The Affordable Care Act (ACA) is close to full implementations for employer-sponsored group health plans.
The ACA has had mostly negative impacts on the small group market for Indiana and the rest of the country. Any group under 50 lives, now has no underwriting for fully insured coverage. This has created large rate increases for small groups. Most small groups that had coverage in place prior to 2014, chose to “grandmother” the policy. This is where the group can keep the plan, without the plan meeting all the requirements of the ACA.
Grandmothering/transitional policy is a good option to try to control group health insurance premiums. Anthem is moving all of the renewal dates on this block of business to 10-1. Make sure you accept that renewal date or you will lose the plan.
Last year this block of business renewed at very low rate increases, this year we have seen that rate increase spike up to double digits. This is still a better option than taking a 50% rate increase under an ACA group plan.
Groups 50-99 employees
This size business has been up in the air under the ACA. Originally, the ACA was going to move this segment into the small group division. This would have led to no underwritten group health plans or pooled rating. There is a lot of fear from business owners and carriers on what pooled rates are going to look like. Recently, there were legislations passed that will allow the state to determine the definition of small group.
As we enter 2016, there are a couple of carriers participating in the Indiana small and mid-size group market. Anthem and UnitedHealthcare are the main 2 carriers offering fully insured plans. There are few other companies but there is a huge lack of competition in this market. The lack of carrier choices has a lot to do with the passing of the ACA. We were losing carriers before the passing of the ACA, but that was because they could not compete.
The industry is starting to offer different insurance vehicles for group coverage. These options revert back to underwriting the case. This allows for more competitive pricing for lower risk groups. There is now Associations plans, PEO options and the Self-funded options.
There are few associations out there and most of the health insurance is through Anthem. If you are already insured with Anthem, I would not expect them to give a large amount of savings through the association. It can happen, especially if Nefouse & Associates is representing you.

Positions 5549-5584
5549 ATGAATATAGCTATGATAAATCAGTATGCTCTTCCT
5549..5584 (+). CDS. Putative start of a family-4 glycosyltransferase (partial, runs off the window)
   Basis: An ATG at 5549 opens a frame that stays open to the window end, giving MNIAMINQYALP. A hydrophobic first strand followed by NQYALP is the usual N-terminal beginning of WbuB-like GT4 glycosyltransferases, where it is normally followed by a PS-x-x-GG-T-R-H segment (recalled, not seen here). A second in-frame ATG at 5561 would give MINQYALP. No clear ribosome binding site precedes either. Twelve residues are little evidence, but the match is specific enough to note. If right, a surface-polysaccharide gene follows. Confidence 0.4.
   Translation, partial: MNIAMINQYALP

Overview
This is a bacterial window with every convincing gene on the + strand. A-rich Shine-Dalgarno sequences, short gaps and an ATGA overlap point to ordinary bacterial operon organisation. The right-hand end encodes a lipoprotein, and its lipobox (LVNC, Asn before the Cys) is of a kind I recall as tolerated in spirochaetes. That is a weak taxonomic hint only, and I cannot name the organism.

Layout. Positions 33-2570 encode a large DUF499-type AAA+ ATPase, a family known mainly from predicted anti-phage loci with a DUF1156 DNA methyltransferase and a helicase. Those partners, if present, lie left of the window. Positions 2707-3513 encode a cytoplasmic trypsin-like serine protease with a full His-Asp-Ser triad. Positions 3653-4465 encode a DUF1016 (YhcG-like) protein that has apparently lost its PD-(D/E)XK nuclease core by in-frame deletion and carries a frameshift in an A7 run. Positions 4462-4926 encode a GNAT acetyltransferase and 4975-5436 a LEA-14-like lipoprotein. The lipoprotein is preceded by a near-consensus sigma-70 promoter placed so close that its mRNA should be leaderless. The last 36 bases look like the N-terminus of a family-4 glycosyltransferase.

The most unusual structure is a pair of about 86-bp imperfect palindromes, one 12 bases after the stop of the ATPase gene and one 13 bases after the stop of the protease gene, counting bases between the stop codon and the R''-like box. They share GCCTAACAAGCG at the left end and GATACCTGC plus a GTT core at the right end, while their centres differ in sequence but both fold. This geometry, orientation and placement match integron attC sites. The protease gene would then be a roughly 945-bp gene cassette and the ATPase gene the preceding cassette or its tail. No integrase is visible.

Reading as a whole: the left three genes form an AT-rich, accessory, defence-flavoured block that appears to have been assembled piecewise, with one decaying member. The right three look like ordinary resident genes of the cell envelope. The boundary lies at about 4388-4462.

PEO option is a professional employer organization
In this arrangement, a company will lease their employees to the PEO to receive a decrease in pricing on financial services. Health Insurance, Property & Casualty Insurance, Pay role, Worker comp and shift ACA reporting liabilities onto the PEO. This is a serious option if the company can afford the admin fee of the PEO. Anthem & UHC have PEO arrangements in place along with regional PEO’s self-funding the plan.
There are now a handful of carriers that will offer groups a self-funded or partially self-funded plan. UHC has a division called Allsavers that has this option. Other companies like Trustmark and Cigna also have similar arrangements. The companies are designing these plans where a portion of the premium is going into a “claims bucket”. If the group does use the entire claims bucket then they may be entitled to a refund or credit. These plans have now been around for a couple of years, they are changing quickly. This arrangement is not offering a large upfront savings vs a fully insured product. The savings is about 10%-12%.
Large group has the same options as they had before the ACA. Now there are more fees on the insurance and additional admin that has to be done. Large Self-Funded groups still come down to fixed costs and claims.